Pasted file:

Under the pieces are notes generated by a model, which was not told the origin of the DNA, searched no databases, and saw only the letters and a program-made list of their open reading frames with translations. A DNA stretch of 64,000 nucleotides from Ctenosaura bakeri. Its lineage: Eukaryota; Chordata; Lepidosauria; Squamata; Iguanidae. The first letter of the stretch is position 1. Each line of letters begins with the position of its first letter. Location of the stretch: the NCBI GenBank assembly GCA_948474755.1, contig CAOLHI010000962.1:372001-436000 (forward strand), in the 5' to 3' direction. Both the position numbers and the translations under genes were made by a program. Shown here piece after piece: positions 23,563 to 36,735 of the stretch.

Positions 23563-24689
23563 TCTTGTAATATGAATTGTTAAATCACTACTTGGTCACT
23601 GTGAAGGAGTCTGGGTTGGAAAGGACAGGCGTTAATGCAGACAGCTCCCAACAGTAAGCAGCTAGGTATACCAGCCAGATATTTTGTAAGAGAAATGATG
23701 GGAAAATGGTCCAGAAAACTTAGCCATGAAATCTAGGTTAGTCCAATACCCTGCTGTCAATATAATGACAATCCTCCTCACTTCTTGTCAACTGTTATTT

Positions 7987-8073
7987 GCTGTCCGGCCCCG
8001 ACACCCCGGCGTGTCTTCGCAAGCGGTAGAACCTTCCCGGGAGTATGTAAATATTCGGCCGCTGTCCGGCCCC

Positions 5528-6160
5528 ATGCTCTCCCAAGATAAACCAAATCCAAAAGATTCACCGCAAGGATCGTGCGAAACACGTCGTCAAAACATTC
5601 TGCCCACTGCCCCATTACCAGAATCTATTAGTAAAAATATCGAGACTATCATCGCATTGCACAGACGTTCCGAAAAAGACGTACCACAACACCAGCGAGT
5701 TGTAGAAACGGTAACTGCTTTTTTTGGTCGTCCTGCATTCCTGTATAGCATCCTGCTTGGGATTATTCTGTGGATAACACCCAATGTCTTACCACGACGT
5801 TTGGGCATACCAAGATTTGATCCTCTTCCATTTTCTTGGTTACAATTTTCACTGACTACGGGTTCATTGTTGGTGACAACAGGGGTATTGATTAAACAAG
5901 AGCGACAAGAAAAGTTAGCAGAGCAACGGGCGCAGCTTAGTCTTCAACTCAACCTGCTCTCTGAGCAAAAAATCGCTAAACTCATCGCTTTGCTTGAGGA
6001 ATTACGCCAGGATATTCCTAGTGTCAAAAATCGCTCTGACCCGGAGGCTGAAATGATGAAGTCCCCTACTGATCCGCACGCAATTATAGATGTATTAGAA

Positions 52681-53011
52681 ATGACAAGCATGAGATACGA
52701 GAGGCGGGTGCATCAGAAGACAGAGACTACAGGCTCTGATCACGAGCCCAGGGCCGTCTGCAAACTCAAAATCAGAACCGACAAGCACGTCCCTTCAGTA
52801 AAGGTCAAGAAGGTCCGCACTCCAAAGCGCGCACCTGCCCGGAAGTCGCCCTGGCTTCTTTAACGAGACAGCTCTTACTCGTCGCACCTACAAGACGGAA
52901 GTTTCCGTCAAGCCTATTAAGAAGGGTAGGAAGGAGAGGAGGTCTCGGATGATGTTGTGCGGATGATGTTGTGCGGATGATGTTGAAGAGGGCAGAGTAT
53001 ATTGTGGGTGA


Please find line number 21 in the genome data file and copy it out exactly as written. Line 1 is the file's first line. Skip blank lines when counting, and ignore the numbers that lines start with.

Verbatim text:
53001 ATTGTGGGTGA